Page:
I have decided to post about watches from my collection here. This way I will have something to post even if there is no work done on no.1-02. Many thanks to crazyfingers for inspiring this idea.
Today I will write about a watch I restored recently. It is a simple seven jewel English fusee in an open-face case. The case is sterling silver & hallmarked for 1873. All the serial numbers match. Typical for this period it is key wound and set.
This is how I received the watch. Overall in good condition but not working. Also, the minute hand was broken. By a stroke of luck, I had a spare hand that fit beautifully. It reaches exactly to the minute track! The balance would not move freely but that was only because of the incredible amount of dirt inside.
Further investigation revealed a few problem. Below you can see the maintaining-power wheel from the fusee. If you look through all the dirt you will notice that one of the clicks is broken. You can also see the spare click I intend to install.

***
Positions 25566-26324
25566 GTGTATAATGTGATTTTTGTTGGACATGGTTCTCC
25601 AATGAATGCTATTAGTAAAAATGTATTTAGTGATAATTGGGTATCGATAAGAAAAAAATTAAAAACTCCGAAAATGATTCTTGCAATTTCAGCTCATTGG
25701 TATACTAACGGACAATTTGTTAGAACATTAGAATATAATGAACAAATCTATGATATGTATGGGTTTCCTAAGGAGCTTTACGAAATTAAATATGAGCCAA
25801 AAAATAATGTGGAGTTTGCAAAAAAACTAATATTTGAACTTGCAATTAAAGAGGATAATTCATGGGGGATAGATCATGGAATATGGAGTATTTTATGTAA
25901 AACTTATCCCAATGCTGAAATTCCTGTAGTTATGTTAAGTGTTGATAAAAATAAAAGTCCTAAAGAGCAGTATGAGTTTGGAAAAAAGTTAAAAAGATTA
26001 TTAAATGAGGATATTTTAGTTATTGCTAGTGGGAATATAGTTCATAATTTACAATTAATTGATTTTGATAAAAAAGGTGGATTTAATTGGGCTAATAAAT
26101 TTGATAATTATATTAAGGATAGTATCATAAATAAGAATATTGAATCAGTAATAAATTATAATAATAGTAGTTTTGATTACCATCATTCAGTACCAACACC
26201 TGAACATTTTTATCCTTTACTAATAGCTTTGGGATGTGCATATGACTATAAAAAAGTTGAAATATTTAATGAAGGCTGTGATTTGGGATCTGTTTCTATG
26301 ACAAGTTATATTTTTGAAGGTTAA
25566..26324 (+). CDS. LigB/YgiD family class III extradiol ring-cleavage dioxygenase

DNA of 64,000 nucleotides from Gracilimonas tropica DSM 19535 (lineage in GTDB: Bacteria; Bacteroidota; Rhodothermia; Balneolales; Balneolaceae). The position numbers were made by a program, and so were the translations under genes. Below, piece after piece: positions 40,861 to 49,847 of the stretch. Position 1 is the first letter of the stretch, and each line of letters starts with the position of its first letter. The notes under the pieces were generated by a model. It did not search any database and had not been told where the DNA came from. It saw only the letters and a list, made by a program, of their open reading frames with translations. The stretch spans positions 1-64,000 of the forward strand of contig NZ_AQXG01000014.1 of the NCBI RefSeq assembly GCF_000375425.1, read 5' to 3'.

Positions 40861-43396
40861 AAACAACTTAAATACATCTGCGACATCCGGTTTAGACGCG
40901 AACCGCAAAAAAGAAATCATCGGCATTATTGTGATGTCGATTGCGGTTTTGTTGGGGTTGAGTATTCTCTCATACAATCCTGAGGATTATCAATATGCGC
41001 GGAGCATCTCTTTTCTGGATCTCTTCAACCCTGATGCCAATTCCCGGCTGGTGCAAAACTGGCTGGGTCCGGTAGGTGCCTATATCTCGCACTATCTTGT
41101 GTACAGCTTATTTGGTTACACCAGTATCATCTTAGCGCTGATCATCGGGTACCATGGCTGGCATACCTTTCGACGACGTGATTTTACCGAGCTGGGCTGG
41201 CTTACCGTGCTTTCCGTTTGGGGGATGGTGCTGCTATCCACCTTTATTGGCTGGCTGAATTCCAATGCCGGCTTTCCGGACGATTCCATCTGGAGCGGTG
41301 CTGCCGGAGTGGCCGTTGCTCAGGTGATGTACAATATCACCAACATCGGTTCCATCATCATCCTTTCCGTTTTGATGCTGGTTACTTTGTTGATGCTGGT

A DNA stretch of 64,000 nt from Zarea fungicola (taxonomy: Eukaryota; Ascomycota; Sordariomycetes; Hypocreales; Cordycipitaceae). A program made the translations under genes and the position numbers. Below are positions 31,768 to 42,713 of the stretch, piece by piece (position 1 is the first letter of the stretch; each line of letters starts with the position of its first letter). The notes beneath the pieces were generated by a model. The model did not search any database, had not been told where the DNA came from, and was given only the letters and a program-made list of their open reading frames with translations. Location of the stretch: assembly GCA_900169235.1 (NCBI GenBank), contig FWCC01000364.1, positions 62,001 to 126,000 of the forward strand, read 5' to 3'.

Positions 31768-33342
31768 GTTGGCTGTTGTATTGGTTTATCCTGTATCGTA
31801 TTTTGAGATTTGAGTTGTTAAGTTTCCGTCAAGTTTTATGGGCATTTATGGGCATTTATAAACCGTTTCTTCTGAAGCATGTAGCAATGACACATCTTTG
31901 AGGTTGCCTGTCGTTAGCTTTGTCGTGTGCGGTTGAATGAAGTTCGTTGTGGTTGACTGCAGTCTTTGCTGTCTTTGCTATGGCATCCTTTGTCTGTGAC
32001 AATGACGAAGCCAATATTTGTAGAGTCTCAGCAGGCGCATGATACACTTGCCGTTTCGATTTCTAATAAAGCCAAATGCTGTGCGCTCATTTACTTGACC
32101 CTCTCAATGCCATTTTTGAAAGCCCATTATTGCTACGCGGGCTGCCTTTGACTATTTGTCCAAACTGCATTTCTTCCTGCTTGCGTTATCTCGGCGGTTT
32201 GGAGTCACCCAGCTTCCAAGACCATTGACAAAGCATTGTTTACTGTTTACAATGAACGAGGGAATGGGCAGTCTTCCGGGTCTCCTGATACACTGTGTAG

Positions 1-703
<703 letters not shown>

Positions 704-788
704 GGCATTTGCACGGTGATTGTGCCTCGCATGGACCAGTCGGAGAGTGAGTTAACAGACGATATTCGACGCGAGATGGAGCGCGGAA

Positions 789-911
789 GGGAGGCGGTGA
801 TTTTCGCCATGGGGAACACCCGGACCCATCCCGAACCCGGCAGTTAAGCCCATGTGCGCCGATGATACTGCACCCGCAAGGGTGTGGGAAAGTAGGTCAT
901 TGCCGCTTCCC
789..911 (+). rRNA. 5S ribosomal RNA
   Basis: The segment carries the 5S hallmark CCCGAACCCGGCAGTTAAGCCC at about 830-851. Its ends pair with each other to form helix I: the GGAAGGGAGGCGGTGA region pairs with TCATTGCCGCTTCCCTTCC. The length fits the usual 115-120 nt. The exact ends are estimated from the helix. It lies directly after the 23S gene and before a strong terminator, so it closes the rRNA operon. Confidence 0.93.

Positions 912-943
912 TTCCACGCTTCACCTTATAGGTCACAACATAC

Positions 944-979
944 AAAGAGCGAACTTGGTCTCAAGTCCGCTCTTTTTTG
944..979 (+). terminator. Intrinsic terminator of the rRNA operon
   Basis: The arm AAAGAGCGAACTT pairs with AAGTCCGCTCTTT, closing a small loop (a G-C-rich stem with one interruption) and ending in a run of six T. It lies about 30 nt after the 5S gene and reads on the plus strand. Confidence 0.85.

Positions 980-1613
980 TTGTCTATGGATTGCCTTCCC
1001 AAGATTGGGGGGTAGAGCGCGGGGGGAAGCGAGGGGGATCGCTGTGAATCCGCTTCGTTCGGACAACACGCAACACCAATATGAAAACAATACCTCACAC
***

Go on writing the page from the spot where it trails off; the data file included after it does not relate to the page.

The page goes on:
The spare click was installed after some adjustments........
....... and here are all the parts of the fusee ready for lubrication and assembly.
The chain had the fusee hook missing. Upon measurement, it appeared to be all there. So, I decided to install a spare hook that I had. A rivet was filed up, sized and then riveted on the staking set. Below, you can see the hook just before it was riveted which is why the rivet sticks out a bit.
Here are all the parts ready for assembly.
I also disassembled the case. There was rust on almost all the steel parts. All were treated to some Brooke Bond Red Label :-) The button is a replacement made of brass. I decided to retain it since I haven't got a spare.
This watch has been running beautifully for the last few days. I have not timed it accurately but it is within 15 seconds per day. Power reserve is 31.5 hours.
Hope you enjoyed reading about this watch.